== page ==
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Tax question re: mileage

Discussion in 'Journalism topics only' started by Jay Sherman, Jan 19, 2009.

  1. Jay Sherman

    Jay Sherman Member

    I vaguely recall someone saying to save all mileage receipts for tax reimbursement. My paper paid me $0.23 per mile (IRS rate is $0.57 per mile) and I saved my receipts. Everyone I talk to in the tax world keeps saying I won't get anything back because it won't be more than a standard deduction.

    I'm filing taxes for myself for the first time ever (recent college grad). Please break the mileage explanation down to me as if you were explaining it to an 8-year old.

    Thanks :)
  2. txsportsscribe

    txsportsscribe Active Member

    unless you can itemize deductions that total more than the standard deduction, there's no use in it. as a recent grad, i doubt you make enough salary or have enough deductions to itemize. but just for grins, you'd be able to deduct the difference in what your company paid (.23) and the irs rate (.57). and rather than receipts, you should've been keeping a log of actual miles you used for work, which wouldn't include driving to and from the office.
  3. That's a pretty good explanation.
    By reciepts are you talking abouit the mileage sheet you tunr into the company each month? That's what you need to save. If not, the Biz. office should be able to provide you with copies.
    Unless you itemize - which is only beneficial if you have about $10,000 in deductions - the mileage is going to be no help.
    Look around to see what you can and can not deduct. You might be surprised.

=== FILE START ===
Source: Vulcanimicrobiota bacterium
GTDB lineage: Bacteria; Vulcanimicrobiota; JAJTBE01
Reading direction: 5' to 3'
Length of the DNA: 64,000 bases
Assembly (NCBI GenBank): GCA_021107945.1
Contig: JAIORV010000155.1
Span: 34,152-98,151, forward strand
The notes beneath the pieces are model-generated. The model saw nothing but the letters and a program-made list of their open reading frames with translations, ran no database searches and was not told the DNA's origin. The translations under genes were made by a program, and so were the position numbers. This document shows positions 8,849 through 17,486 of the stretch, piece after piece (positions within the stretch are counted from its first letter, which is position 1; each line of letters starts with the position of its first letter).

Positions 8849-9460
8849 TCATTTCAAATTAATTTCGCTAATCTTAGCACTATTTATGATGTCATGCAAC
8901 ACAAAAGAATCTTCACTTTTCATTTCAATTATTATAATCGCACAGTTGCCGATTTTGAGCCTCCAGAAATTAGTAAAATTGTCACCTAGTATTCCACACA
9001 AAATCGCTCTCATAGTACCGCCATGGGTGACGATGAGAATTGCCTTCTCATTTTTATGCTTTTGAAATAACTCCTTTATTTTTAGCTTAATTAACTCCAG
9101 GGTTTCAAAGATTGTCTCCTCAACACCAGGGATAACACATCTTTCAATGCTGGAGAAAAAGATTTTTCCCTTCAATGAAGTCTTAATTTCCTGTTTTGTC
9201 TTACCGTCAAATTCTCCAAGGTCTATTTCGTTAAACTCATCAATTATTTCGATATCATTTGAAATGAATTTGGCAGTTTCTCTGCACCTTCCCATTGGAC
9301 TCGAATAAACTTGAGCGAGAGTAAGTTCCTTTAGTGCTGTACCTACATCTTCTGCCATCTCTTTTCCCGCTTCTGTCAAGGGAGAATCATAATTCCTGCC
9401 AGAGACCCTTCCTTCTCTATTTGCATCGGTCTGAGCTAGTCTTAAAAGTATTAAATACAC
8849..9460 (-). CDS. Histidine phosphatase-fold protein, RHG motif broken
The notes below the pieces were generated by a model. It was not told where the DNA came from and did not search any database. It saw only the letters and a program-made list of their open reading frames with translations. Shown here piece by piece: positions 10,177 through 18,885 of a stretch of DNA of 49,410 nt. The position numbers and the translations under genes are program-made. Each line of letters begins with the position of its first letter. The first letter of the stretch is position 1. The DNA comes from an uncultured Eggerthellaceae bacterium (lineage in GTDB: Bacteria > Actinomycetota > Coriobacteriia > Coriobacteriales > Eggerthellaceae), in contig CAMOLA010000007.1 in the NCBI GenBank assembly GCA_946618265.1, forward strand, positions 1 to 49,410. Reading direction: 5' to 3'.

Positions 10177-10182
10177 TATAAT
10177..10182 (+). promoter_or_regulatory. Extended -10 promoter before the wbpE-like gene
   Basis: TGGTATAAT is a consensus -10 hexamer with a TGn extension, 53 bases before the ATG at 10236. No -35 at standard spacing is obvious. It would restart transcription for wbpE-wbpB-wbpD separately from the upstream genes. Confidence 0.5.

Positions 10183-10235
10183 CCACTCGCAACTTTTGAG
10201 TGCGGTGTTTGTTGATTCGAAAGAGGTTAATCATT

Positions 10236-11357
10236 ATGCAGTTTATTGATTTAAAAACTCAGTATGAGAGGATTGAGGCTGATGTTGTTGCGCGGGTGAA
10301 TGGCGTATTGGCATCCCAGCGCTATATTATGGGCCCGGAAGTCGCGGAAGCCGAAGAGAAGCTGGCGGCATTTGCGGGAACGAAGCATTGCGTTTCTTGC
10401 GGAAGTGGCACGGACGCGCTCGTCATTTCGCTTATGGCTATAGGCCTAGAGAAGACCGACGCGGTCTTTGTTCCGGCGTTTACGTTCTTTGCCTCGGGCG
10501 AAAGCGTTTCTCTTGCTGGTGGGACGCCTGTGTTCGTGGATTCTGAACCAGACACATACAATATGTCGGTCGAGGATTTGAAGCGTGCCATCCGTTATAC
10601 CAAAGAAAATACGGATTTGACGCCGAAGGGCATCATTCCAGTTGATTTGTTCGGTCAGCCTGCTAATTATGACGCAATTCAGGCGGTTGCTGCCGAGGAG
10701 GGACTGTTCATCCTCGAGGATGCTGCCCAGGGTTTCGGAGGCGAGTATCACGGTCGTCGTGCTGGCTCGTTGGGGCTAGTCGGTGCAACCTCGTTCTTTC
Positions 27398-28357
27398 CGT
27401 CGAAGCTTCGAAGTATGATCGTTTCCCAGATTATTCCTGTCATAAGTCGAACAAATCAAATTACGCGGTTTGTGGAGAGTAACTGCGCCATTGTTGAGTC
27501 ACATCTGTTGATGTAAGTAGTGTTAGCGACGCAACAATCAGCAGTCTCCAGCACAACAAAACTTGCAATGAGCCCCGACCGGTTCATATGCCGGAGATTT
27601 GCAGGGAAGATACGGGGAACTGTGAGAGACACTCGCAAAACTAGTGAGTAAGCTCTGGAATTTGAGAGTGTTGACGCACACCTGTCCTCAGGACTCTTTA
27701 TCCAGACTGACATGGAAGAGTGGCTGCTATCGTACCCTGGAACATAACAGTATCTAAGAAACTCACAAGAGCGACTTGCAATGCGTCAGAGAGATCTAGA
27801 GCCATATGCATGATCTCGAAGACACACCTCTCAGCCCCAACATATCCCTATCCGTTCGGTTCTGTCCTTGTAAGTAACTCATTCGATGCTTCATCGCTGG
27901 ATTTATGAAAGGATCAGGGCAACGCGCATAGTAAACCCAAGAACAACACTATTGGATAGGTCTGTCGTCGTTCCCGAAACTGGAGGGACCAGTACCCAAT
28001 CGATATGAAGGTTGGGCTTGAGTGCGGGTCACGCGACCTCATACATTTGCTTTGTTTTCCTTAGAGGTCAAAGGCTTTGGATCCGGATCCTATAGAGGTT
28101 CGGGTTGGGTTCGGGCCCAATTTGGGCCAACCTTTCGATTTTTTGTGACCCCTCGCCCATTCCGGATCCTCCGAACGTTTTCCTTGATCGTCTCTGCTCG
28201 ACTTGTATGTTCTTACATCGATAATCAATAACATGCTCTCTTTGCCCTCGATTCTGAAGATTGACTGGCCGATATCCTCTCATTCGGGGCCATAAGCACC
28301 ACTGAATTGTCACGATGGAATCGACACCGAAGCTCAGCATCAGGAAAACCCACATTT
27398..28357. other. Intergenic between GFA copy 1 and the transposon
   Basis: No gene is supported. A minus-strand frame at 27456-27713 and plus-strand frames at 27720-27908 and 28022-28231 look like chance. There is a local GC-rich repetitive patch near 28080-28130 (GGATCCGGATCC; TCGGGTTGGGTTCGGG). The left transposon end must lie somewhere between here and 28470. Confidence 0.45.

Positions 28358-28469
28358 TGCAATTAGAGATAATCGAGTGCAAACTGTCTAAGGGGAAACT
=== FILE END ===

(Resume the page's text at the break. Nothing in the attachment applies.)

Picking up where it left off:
4. Jay Sherman

    Jay Sherman Member

    Damn. Yeah, I started in July. I meant that I kept my mileage logs (just photocopied them at the end of each month). It's probably a difference of about $3,500 right now. This is disappointing.
  5. txsportsscribe

    txsportsscribe Active Member

    just curious, what cheap-ass company was paying 23 cents a mile during 2008 when gas was more than $3 a gallon. i guess i shouldn't be surprised that newspapers screw us on salary and on mileage.
  6. Colton

    Colton Active Member

    Uh, for most of the year, my cheapass CNHI shop was at 23...ugh
  7. spnited

    spnited Active Member

    And the business expense deduction has to exceed 2% of your gross before it becomes deductible.
  8. sptwri

    sptwri Member

    There are any number of deductions you can take if you're willing to do the paper work. One is the difference in mileage reimbursement. Another is seeking a refund of city tax payments if you are primarily working outside the city where you live (say you're covering a college not in your home base town). Another is taking a home office (you have to designate a room or area for that alone), if you're doing a lot of work away from the office. It does mount up. It no longer does me any good because I'm old and the house is paid for, etc. No car payments. But when I was younger I used this deduction and it paid off for me.

  9. txsportsscribe

    txsportsscribe Active Member

    better be careful on deductions for home offices. can't just claim a deduction because you sometimes do work there or because it's more convenient for you. and the space designated has to be for the sole use of an office, not just having a computer on a desk in your bedroom or living room.

    best advice is to go to the irs government web site.
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